Today, Darryl VanNieuwenhuise of cyclopsadventuresports.com picked up my Current Motor Super Scooter. He’s going to see which of his lighting products will fit inside of the scooter’s headlamp assembly to brighten my road at night.
You see, my way home is well lit up to a point, and then there are long stretches of twisty, hilly, sometimes wet, and sometimes foggy darkness. The capacitive touch screen that makes up the scooter’s dashboard, even set to low brightness, can affect my night vision, making it difficult to ride safely at night and even more difficult in the rain. I’ve written about this before in this January 2013 post, but now I’m taking another step towards solving it. The previous steps were to dim the dashboard’s backlit screen and to tape gels (stage lighting color filters) over it. The screen is still dim, but I’ve removed the gel, which looks tacky in daylight.
I don’t know exactly which product Darryl has in mind, but it will likely be something with about the same or less power consumption [example], so there won’t be any risk of shortening the battery life or the range. Even if the new lights use twice or three times the wattage, it won’t prevent me from successfully commuting to work and back on the same charge, because I can get home with about 30% of the battery remaining even at full throttle all the way home.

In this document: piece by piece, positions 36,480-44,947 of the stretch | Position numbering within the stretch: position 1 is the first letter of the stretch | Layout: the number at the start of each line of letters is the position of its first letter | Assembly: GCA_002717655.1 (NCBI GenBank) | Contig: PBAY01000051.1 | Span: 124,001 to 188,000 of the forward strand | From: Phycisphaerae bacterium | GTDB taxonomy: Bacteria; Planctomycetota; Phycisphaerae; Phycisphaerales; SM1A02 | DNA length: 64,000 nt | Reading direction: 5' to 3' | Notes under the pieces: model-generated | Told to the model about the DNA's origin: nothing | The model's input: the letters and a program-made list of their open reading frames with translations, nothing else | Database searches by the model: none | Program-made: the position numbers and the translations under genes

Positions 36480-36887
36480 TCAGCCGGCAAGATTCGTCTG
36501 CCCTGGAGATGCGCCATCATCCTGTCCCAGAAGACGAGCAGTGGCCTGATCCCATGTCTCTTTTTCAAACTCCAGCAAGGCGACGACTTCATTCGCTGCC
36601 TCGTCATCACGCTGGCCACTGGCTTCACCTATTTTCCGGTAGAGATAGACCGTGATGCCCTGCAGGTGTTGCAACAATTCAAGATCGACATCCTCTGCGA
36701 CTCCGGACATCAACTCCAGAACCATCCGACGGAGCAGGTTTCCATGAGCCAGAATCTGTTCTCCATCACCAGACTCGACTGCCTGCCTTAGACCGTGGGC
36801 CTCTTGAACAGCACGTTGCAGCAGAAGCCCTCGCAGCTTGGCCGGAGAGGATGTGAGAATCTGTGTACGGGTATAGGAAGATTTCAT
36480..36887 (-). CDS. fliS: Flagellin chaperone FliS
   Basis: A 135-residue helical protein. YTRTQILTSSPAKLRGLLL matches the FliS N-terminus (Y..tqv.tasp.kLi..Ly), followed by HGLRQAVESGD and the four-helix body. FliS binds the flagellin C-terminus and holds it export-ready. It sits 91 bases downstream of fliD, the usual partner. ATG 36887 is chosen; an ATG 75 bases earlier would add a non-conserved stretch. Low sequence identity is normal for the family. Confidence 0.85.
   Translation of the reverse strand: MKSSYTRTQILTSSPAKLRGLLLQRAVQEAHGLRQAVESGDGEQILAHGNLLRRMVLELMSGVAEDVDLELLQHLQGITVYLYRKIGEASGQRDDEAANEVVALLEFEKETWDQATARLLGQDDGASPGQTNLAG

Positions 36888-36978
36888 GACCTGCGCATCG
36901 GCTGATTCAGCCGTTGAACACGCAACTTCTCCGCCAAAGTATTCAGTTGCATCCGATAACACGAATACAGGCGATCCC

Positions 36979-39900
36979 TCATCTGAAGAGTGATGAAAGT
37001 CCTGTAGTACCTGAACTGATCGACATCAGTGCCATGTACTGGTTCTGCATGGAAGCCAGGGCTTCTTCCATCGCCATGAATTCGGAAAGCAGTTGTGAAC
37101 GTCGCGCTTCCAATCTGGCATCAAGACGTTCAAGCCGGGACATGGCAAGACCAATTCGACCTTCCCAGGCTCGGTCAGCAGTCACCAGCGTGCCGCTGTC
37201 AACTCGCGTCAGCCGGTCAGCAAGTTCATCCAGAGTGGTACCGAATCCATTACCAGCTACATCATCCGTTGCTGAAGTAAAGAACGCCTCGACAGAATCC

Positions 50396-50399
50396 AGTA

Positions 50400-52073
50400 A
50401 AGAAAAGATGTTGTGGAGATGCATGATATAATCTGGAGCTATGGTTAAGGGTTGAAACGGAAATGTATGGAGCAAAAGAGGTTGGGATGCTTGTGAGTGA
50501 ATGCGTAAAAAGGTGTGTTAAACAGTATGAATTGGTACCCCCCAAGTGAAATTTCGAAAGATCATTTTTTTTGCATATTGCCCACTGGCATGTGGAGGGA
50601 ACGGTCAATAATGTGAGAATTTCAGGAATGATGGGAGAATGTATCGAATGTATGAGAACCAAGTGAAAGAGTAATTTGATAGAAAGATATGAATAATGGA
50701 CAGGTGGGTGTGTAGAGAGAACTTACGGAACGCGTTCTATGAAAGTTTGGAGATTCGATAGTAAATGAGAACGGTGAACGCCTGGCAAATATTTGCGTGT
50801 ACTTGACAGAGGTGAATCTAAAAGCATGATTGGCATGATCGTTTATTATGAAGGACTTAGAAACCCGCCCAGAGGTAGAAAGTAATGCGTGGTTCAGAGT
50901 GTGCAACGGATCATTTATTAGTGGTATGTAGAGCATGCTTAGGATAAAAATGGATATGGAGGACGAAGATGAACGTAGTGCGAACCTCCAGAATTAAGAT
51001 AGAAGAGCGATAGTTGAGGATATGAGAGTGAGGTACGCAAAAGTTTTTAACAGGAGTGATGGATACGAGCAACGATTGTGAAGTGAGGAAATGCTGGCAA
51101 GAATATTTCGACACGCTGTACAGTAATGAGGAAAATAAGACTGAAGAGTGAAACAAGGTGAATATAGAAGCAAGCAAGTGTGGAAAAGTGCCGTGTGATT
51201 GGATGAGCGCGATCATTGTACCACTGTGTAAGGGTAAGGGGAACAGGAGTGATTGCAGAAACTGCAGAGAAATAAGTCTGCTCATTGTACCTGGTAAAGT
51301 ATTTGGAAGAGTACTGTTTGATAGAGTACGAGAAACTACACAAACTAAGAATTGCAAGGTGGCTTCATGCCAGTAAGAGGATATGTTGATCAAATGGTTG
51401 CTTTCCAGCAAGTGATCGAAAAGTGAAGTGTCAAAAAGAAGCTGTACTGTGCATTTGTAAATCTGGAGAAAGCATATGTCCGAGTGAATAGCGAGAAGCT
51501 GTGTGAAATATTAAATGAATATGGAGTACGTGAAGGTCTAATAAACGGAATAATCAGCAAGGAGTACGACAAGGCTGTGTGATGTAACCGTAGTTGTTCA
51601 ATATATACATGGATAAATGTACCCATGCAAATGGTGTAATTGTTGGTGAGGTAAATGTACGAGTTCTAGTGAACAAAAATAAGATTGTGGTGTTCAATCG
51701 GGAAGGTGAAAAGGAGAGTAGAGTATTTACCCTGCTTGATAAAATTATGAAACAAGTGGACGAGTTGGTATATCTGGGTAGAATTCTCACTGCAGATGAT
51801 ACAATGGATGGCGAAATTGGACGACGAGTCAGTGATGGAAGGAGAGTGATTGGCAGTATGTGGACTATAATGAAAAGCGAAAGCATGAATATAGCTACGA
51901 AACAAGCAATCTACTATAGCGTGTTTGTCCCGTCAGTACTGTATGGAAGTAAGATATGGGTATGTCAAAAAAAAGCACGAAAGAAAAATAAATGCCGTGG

The primary goal is to cast more light on the road so that I will be able to see more and further ahead than I do now. Even though the nights are getting shorter, I still sometimes ride in the dark because I come home late from work.
Darryl’s LED lights [example] offer more light for the same power than the incandescent bulbs that are currently installed. It is ironic that electric motorcycles like those from Current Motor and Zero Motorcycles still use incandescent bulbs, but Harley-Davidson offers its Daymaker series of LED headlamps.
I’ll let you know about the change in nighttime visibility after the scooter comes back from Darryl’s shop.